Quick response is so critical in today’s employment market. Jobs and candidates are being hired at an incredible speed that the timeliness of your responses can make or break whether you get the job. Here are two examples – one good and one not so good. First, I recently hired a young new grad who was proactive enough to look on our website, send me an unsolicited email about the job, and open the engagement with me first. Great first impression! From his first point of contact to the date of hire was less than a week. Every response to my emails was almost instantaneous which indicates a motivated, caring, and responsive candidate and the end story – a phenomenal employee!
Now the not-so-good response. In a conversation with a young college senior was bemoaning the future of having to find a job in her area of specialty (not PT). I offered to introduce her via email to someone I knew in her area of study and she was appreciative of my action. I did an email introduction that night and my colleague responded the next day with a communication of introduction and indication that there would be more emails to come shortly. I did not hear anything about this process for a few days, so I decided to check in. I asked my colleague if he had made contact and he had said he sent an email but no response. I asked the college senior (via text) if she had responded to any emails from my colleague. Her response (via text) was that she was away on family vacation and would do so when she got back. To me, this indicates that she is not really motivated and not engaged and most likely, it will not go anywhere. Morale of the story, if someone engages you, respond as quickly as possible.
4. The cover letter
I am surprised at how often when we receive resumes, how few have cover letters and a very brief resume, or if there is a cover letter, how generic it is. To me, that resume goes in the garbage! Much like the initial email discussed above, you should take time and script an original cover letter that goes deeper into what you are looking for in your first job, how that specific clinic would be a good match for your goals and passions, and avoid spewing out the “I did this, and I did that” report of what you have done. To an employer, the “I” wording indicates the candidate is all about them and really doesn’t care much about anything else. Use the cover letter as a way to propel yourself to the top of the list by using action and emotion-based words, such as “excited” and “passionate” and “engaged”.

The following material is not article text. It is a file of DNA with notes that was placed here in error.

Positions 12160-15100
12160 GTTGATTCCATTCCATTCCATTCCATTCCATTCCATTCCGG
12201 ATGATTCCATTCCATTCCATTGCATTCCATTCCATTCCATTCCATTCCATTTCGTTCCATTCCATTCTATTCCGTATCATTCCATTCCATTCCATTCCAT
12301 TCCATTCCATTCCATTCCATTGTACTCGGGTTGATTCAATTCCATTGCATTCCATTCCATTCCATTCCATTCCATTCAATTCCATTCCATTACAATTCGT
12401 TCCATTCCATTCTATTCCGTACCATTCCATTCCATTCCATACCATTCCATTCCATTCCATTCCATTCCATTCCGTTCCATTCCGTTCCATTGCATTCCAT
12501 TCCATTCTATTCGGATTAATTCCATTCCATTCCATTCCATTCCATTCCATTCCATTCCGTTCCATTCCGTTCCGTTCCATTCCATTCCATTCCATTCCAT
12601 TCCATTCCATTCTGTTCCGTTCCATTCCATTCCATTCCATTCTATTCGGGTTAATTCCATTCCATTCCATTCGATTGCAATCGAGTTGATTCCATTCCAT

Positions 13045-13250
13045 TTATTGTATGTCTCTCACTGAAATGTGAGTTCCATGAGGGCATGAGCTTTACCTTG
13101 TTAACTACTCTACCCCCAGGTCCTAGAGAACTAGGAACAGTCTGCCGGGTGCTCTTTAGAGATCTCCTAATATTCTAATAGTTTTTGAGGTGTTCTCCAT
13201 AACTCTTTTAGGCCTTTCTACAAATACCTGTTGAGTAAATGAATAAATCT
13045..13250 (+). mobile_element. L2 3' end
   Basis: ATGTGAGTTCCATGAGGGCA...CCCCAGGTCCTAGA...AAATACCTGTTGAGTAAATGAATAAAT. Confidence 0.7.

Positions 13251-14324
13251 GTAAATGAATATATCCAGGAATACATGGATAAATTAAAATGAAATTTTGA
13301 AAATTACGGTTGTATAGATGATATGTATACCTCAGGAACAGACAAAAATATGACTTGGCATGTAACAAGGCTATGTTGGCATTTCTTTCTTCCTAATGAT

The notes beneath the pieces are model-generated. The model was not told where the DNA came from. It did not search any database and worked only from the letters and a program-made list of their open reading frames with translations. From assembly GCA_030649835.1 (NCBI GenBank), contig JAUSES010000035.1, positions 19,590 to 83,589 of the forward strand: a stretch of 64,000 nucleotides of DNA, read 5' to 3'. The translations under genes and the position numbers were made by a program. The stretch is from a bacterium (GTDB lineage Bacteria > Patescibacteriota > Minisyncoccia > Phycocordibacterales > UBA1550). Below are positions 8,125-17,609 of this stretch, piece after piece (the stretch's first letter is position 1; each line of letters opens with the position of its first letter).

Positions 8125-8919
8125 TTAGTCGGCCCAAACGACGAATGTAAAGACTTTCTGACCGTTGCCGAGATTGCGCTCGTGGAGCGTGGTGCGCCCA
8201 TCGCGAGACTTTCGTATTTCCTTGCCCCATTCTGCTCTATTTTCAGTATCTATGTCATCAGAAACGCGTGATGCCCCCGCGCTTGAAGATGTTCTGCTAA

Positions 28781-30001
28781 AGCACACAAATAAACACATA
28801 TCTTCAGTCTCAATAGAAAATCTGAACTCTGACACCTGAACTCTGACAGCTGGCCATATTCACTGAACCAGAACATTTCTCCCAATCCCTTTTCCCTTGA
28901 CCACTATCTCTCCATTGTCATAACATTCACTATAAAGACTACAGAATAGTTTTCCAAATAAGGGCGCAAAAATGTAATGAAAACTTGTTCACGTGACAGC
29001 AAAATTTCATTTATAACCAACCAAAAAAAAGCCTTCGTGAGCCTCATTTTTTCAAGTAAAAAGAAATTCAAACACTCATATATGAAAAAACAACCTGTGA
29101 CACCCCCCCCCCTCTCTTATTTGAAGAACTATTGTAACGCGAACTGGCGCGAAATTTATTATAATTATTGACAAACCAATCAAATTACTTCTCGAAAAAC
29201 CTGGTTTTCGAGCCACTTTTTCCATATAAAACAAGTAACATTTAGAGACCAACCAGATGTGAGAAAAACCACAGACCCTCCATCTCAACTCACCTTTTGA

5. Body language
Ok, so let’s say you make a good first impression and are able to set up an interview. In today’s technologically advanced world, some interviews are conducted via Skype or Google Hangouts, others are actually in-person. Either way, how you posture yourself during that interview, and basically, your body language can give the interviewer a less-than-favorable first impression. I always tend to look at the candidates from a distance prior to introducing myself to see how their body language is. Do they have their heads buried in their phones and social media or are they engaging with the front desk? Are they slouched in the chair and looking bored, or are they sitting up straight and living the words we tell all of our patients – sit up straight!
Non-verbal communication is one of the more under-appreciated aspects of communication and conversations. How you look at someone during the interview can give signals of boredom, disinterest or enthusiasm. Many of my staff who also do interviews comment after an interview such things as “they never looked me in the eye when answering question” or “they just slouched back in the chair and didn’t seem to be interested in being here.” Those are definite “NO’s” in my book.
Be aware of your posture, your eye contact, and be prepared to ask questions about the practice. If you consider all of these, you will launch yourself up the list of top choices for an employer. Good Luck!!